Taking a gamble, the Los Angeles City Council on Wednesday approved a compromise waste disposal plan that it hopes will smooth the way for construction of its stalled $200-million trash-to-energy conversion plant in central Los Angeles.
The council's action, a partial capitulation after months spent unsuccessfully fighting trash wars with the Los Angeles County Board of Supervisors and Gov. George Deukmejian, allows the county to place three West Los Angeles canyons--Mission, Rustic and Sullivan--on the county's list of potential dump sites.
The Board of Supervisors, led by Supervisor Pete Schabarum, has long insisted that the sites be included in the county's solid waste management plan. For months, the county has held up approval of the city's pet trash project, the Los Angeles City Energy Recovery Project, or LANCER, until the city gave in to the county demand.
Council members were forced to bargain with the Board of Supervisors after Deukmejian last month vetoed legislation that would have made county approval of the central LANCER plant unnecessary.
The council on Wednesday did not oppose inclusion of the sites on the county's master plan--thereby in effect approving the county plan--but served notice that it has not reversed its long-held opposition to dumping refuse in the three Santa Monica Mountain areas.
Nevertheless, city Bureau of Sanitation Director Delwin A. Biagi said he is "very optimistic" that the county will be mollified by the council's icy approval and allow construction of the LANCER project.
Although pointedly noting that he had received no firm commitments, Biagi said county officials--whom he declined to name--had assured him that the LANCER project will go forward.
"It's time for everyone to get on the bandwagon and make LANCER go," a beaming Biagi said after the council approved the complex trash disposal plan on an 11-2 vote.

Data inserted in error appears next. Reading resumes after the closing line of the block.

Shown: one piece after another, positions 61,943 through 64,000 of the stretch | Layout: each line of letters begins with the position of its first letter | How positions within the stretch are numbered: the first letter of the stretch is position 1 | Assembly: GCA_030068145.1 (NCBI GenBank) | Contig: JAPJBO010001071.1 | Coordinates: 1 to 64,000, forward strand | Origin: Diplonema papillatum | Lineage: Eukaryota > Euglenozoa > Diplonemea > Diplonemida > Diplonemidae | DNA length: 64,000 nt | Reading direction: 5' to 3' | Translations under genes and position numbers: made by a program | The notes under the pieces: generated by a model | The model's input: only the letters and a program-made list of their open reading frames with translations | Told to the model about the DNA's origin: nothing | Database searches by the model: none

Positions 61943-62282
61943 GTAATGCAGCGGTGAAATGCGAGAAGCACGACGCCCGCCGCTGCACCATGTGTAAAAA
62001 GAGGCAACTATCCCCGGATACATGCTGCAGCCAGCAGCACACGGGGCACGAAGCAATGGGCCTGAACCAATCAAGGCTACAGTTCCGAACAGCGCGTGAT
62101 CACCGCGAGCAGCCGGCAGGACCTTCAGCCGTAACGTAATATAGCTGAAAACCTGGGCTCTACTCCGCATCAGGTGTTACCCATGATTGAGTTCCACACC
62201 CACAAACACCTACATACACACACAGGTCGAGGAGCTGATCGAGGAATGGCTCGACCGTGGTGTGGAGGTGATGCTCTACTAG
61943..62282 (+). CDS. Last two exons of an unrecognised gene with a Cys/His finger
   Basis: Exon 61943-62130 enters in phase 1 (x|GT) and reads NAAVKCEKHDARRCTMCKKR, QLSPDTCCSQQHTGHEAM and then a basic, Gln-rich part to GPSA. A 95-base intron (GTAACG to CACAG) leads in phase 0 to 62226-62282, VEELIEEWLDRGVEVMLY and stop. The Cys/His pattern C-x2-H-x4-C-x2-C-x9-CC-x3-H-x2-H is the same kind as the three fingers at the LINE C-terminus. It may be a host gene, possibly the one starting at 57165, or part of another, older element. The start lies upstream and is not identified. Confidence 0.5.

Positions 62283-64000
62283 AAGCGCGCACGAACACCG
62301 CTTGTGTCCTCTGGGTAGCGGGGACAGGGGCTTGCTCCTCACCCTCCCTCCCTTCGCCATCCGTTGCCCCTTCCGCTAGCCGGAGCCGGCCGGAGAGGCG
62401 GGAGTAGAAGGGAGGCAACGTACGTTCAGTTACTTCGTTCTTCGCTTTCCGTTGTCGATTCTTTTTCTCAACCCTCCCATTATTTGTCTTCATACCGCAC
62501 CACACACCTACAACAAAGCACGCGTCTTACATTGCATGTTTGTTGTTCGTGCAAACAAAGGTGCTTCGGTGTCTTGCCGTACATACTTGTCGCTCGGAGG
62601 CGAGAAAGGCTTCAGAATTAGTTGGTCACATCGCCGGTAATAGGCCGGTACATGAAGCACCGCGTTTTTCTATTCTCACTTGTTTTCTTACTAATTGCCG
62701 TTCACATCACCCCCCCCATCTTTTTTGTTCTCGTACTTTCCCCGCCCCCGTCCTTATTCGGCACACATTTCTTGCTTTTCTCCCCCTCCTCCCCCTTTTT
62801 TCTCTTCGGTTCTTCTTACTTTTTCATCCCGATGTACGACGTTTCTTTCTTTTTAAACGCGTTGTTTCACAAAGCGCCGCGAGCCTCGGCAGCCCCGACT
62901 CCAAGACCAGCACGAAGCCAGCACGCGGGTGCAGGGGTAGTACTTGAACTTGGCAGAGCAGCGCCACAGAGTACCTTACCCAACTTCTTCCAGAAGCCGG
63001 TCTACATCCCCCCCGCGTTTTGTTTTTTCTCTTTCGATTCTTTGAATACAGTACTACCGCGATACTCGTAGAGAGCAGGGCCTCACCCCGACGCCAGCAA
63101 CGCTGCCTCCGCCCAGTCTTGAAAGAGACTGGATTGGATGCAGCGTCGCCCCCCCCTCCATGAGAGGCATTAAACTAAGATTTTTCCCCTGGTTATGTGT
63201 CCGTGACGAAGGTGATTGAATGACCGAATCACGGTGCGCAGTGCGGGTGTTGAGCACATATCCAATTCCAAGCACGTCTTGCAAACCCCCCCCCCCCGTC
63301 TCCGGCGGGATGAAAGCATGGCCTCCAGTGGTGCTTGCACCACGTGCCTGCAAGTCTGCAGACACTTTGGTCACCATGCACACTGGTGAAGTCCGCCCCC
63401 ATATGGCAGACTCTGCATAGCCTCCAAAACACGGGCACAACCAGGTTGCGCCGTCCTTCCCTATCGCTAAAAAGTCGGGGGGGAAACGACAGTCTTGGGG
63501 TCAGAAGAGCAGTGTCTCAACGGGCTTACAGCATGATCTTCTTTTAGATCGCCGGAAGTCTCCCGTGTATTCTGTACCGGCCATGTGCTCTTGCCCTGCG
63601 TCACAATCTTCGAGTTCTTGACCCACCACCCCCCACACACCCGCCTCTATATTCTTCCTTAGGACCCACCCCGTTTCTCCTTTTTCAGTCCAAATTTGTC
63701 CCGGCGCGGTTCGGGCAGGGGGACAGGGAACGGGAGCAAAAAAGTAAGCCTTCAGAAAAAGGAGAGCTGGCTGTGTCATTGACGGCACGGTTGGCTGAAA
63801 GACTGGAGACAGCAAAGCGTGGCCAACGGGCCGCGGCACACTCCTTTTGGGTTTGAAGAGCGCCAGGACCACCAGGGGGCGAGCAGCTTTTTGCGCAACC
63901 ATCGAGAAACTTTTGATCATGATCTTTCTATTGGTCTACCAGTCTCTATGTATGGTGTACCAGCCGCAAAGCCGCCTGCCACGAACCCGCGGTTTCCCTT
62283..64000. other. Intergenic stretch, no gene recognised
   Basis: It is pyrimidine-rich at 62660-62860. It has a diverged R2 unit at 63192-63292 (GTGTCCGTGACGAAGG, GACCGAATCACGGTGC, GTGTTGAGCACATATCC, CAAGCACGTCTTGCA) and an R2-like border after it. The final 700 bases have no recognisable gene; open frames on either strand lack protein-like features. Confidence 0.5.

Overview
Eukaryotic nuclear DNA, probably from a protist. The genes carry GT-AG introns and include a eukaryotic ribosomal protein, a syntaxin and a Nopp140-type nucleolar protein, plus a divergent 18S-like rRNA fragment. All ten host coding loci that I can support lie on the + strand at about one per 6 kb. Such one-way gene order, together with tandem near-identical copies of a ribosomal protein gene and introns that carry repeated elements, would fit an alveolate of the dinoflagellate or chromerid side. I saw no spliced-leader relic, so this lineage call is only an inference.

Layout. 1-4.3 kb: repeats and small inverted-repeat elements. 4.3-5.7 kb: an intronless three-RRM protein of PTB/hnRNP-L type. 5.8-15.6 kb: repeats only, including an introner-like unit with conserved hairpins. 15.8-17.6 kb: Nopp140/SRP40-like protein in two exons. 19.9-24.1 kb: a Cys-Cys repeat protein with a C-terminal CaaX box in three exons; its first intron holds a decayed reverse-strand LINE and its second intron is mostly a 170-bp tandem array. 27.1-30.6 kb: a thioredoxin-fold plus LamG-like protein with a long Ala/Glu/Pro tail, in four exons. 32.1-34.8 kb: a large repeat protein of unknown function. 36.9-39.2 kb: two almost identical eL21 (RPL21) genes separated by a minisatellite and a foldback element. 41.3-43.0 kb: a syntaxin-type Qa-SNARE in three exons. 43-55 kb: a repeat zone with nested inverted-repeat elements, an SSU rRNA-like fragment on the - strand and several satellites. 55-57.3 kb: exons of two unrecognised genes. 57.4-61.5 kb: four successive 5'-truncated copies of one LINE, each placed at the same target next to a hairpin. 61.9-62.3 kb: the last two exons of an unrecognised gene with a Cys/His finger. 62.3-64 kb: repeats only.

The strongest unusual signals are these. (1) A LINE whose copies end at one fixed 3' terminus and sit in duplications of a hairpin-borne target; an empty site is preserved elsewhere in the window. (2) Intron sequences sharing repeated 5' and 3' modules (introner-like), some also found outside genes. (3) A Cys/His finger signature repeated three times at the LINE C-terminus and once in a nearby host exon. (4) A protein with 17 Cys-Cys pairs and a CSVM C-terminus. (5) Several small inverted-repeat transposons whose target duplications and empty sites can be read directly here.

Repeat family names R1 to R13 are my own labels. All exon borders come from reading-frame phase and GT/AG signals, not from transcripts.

Neither Schabarum nor county sanitation officials were available to state whether the county would act as the city hopes--to approve LANCER.
The city plan also called for the eventual construction of two more LANCER projects in coming years--one in West Los Angeles and the second in the San Fernando Valley. Both, like the first plant to be built at 41st and Alameda streets, will burn tons of rubbish each day to produce electricity.
No Criticism of LANCER
The LANCER program itself generated no criticism in the council's trash-disposal hearing, but other facets of the city's plan prompted harsh exchanges between council members. Councilmen Howard Finn and Ernani Bernardi, who both represent the San Fernando Valley, argued unsuccessfully that the plan wrongly sends most of the city's daily refuse to the north valley.
According to the plan, San Fernando Valley dump sites--including Lopez and Sunshine canyons and the Calabasas dump--will by Thanksgiving begin receiving the rubbish that currently is sent to the almost-filled Toyon dump site in Griffith Park.
Finn noted that by 1987-88, city sanitation figures show, Lopez Canyon in his district will receive 810,000 tons of trash per year, roughly 60% of the city total. "We in our district don't want anymore," he said angrily.
Lopez Canyon is also planned as the repository for ash generated by the LANCER projects, although the council agreed Wednesday to consider other sites.
According to preliminary city plans, the Central Los Angeles trash-to-energy plant should be operating by 1989-90. The West Los Angeles plant should open in 1993-94, followed a year later by the San Fernando Valley plant. Exact site locations and the size of the latter two plants have not yet been determined, Biagi said.
City officials have described the trash-to-energy means of disposal as expensive but necessary. The leftover ashes can be buried without the problems of odor, ground water contamination and generation of toxic gases that result from the burying of raw refuse.